Staunton, December 30 – Despite the expectations of many, Sergey Shelin says, the past year has not been as dramatic in Russia as the three immediately preceding; but there did occur three surprising developments with which the country must cope in 2018: continuing economic decline, the regime’s loss of the youth, and the Kremlin’s fears of its ability to control the past.
First of all, the Rosbalt commentator says, many beginning with the regime initially expressed their belief that the Russian economy was coming out of the crisis; but it soon became clear that if it was no longer falling, the economy was not set to grow either and would remain stagnant into 2018 (rosbalt.ru/blogs/2017/12/29/1672295.html ).
That stagnation given what is happening elsewhere in the world means that Russia will fall further and further behind most countries, and that development in turn, Shelin suggests, will add pressure on the regime to look for “some kind of new model of government economic behavior.” Indeed, that may be the defining feature of the coming year.
Second, and more dramatically, the Russian government for the first time lost the country’s young. “The street actions which took place in the spring and summer” are “only a symptom of this turning away” from the government, a development that is “one of the most important for the entire late Soviet and post-Soviet decades.”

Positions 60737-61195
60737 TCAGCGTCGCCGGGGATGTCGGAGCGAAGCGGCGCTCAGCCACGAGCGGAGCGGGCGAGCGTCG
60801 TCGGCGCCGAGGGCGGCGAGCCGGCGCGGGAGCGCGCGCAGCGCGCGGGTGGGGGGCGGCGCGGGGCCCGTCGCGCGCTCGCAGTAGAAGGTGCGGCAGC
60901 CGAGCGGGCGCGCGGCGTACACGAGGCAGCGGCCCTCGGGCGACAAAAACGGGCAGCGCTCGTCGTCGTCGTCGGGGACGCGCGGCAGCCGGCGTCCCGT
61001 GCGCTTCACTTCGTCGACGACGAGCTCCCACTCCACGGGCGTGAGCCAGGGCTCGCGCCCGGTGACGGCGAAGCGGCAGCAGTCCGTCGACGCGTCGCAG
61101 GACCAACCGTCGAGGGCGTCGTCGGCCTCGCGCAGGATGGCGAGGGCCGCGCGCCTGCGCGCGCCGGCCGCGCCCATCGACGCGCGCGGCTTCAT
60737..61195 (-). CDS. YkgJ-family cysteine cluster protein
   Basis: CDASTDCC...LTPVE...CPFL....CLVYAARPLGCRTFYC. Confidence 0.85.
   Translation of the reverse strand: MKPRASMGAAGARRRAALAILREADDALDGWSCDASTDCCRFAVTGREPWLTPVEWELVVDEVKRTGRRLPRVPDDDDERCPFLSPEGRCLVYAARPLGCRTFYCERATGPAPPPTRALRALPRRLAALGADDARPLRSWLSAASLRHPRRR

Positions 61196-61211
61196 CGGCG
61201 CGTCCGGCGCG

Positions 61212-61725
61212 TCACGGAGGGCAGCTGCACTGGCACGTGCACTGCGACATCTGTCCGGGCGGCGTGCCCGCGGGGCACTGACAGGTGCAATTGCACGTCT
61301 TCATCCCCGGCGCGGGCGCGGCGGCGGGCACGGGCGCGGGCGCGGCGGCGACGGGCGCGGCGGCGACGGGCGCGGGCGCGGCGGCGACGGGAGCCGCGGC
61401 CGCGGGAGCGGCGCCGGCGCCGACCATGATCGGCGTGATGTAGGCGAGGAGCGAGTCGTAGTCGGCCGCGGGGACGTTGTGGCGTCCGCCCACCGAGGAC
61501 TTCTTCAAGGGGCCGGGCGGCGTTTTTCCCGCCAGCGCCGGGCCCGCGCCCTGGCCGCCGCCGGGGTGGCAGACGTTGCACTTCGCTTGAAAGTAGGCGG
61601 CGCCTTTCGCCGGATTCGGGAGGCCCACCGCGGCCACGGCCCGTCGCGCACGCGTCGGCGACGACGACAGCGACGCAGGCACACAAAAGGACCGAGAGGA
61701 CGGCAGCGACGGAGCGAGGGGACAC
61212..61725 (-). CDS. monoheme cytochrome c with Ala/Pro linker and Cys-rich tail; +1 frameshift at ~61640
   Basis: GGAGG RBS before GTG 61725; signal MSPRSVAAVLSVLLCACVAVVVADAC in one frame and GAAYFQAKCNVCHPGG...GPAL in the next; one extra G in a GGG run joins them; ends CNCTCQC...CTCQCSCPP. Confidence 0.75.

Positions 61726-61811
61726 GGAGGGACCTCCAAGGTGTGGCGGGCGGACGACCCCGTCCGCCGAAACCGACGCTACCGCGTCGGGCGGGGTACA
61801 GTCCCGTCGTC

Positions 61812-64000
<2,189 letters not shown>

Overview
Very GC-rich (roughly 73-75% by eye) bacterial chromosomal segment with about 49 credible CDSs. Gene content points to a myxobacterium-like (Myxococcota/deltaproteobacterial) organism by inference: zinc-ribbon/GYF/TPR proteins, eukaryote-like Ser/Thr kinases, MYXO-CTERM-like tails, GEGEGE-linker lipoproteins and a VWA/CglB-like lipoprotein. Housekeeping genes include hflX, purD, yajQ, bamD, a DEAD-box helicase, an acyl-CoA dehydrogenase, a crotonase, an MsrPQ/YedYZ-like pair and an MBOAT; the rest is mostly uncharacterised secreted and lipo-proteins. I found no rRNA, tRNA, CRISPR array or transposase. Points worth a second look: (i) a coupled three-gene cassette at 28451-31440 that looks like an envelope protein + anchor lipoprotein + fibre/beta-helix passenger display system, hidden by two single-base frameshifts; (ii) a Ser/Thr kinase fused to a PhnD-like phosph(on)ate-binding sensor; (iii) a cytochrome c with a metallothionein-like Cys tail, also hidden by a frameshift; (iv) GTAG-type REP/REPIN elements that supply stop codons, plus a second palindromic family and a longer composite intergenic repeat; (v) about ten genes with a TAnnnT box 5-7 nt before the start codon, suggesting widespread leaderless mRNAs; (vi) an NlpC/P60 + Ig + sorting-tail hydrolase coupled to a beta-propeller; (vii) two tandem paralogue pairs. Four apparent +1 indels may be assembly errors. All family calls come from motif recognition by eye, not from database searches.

Perestroika and the reforms after 1991 were the work not of the young but of the middle aged, “and only in 2017 did all this begin to change literally in front of our eyes,” to the surprise of both the regime and specialists on youth attitudes. Only opposition figure Aleksey Navalny appeared to recognize this shift and even based his campaign on it.
“Having lost the youth in 2017,” Shelin continues, “the regime reacted to this in the same way that it responded to the loss of the intelligentsia in 2011 or in general to any difficulties be they moral, online, industrial or financial with a Bacchanalia of increased control, supervision, and monitoring, not with even the smallest effort to recognize or change its archaic nature.”
The Kremlin did try to suggest that it was appointing a new generation of technocrats to positions of authority, but it quickly became obvious that these people were even more “indifferent to the people than their predecessors were. They cannot pretend to any public authority” because trying to gain that is now “strictly prohibited.”
The third surprise, Shelin says, was perhaps the most unexpected of all and superficially appeared distinct from the other two but in fact was not. That was the failure of the regime to commemorate in a massive way the centenary of the revolutions of 1917, a commemoration that many had expected for some years.
But instead of doing so, the regime simply went silent, a reflection of the judgment at the top that any moves by it could be “poorly received by the masses” and create a dangerous situation in which many Russians would begin to question the adequacy of their rulers not a century ago but now.
“In the eyes of the powers that be, the revolutionary jubilee was distinguished from the only problems only by the fact that it was technically easier to ignore than the banking crisis or the street demonstrations,” Shelin suggests.
These three surprises marked a year in which the regime did not suffer the major failures many had expected but also “could not achieve any successes either.” Instead, for the last 12 months, the regime has marched in place, thus pushing the country ever further into a dead end as ever more people could see. But “what the eyes feared, the hands continued to do.”